In her letter to DHS, Oakar charged ICE with "withholding the data pursuant to an FOIA exemption stating that the FOIA does not apply to records of information compiled for law enforcement purposes." ADC does not believe that this exemption applies because "nationality data on a specific population of detainees is of such a generalized and innocuous nature that its release cannot be reasonably be expected to interfere with enforcement proceedings."
"We do not believe that the data we are requesting was compiled for law enforcement. Instead the data was compiled upon our request, and as such does not fall into the exemption," she said.
"DHS simply declared an ongoing investigation and invoked a blanket exemption. No distinct category was identified to which the requested data belongs. Moreover, no articulable harm was provided exempting the unidentified putative category. All that DHS has provided is a blanket reason as the basis for the exemption."
ADC is a civil rights organization committed to defending the rights of people of Arab descent and promoting their cultural heritage. It is the largest Arab-American grassroots organization in the U.S.
Many other civil liberties groups and legal authorities have been sharply critical of the government’s approach to immigrants and visitors following 9/11 and including the pre-election detentions.
The DHS Inspector-General has confirmed that detainees were often held under harsh prison conditions, treated as criminals, denied access to lawyers, and abused and mistreated. Many were deported.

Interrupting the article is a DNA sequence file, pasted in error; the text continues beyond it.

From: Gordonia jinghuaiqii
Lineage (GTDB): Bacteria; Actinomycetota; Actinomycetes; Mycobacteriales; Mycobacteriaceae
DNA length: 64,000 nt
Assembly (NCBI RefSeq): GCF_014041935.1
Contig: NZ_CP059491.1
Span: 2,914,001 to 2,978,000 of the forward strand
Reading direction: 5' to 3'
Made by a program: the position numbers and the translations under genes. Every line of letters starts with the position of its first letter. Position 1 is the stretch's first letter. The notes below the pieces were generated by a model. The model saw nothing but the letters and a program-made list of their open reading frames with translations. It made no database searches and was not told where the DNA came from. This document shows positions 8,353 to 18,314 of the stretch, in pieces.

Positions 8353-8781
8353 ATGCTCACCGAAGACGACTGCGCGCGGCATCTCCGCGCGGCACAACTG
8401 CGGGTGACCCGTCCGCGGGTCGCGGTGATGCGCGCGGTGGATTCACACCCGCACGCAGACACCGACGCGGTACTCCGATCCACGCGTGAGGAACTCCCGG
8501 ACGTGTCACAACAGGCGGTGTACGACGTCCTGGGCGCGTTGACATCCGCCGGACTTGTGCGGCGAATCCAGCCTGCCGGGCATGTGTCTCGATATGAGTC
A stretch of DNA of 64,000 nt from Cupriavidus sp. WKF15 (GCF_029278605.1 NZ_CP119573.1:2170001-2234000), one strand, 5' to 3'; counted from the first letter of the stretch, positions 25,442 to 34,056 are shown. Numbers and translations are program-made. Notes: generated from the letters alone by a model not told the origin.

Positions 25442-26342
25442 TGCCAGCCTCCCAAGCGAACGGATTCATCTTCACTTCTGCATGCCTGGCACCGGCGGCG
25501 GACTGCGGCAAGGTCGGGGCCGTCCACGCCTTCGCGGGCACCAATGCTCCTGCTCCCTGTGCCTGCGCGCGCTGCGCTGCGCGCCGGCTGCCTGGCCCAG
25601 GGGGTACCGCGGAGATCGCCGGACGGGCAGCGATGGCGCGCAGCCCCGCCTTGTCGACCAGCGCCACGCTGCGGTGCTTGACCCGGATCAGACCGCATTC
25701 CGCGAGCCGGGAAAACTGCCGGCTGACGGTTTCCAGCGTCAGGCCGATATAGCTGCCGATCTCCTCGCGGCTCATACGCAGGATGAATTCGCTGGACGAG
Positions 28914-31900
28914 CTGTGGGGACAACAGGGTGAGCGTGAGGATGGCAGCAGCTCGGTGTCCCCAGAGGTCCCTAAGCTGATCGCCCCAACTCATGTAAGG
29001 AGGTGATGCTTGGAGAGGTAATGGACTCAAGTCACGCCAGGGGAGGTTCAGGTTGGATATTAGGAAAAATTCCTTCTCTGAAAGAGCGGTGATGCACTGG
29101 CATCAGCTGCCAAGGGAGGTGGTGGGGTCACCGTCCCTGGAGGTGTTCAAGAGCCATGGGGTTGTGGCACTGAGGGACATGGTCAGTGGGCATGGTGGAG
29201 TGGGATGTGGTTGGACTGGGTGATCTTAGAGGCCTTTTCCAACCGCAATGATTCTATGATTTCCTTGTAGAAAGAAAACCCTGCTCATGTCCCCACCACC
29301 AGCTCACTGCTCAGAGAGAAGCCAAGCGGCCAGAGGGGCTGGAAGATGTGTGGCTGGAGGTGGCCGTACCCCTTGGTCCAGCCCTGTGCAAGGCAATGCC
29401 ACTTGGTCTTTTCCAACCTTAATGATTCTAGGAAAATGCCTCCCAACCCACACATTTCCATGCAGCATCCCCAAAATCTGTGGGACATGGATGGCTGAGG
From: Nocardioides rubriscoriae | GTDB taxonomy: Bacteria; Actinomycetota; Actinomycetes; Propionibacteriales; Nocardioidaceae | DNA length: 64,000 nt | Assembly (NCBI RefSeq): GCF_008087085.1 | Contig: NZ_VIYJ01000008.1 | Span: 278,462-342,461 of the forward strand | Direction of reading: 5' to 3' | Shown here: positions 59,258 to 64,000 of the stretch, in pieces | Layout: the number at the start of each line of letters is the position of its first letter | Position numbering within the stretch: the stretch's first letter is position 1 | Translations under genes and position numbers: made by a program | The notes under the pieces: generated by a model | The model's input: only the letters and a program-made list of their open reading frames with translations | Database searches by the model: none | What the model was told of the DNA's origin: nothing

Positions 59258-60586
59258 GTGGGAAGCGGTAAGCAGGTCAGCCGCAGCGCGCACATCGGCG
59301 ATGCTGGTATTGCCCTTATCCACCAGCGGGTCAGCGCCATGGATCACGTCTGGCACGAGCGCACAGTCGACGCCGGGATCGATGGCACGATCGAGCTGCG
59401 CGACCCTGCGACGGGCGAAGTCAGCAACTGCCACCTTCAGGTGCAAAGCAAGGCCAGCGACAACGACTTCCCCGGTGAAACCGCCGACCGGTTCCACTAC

David Cole, a professor at the Georgetown University Law Center and author of "Enemy Aliens," told IPS that the "centerpiece of the domestic war on terrorism has been preventive detention."
"In the first seven weeks after Sept. 11, the DOJ (Justice Department) admitted to detaining nearly 1,200 men as suspected terrorists, nearly all foreign nationals," he said.
"It subsequently adopted two anti-terrorism immigration initiatives that were aimed at men from Arab and Muslim countries on the theory that they were more likely to be terrorists. Those programs led to the detention of nearly 4,000 more people. Yet of these, not one stands convicted of any terrorist offense. The administration’s record is zero for 5,000."
He adds, "The DOJ boasts that its terrorism investigations have led to more than 300 criminal indictments, more than 100 convictions and more than 500 deportation orders.
"But the convictions are almost all for minor charges, not terrorism. As for the 500 deportations, the DOJ fails to note that most were carried out under a policy that specifically barred deportation unless an individual was first cleared of any connection to terrorism. These are misses, not hits."
And Mark Dow, author of American Gulag: Inside America’s Immigration Prisons, told IPS, "A 2003 report from the DOJ inspector general identified a host of problems with the treatment of the detainees and confirmed reports that some prisoners were subjected to physical and verbal abuse from guards.. The vast majority of those arrested were never charged with terrorism-related offenses."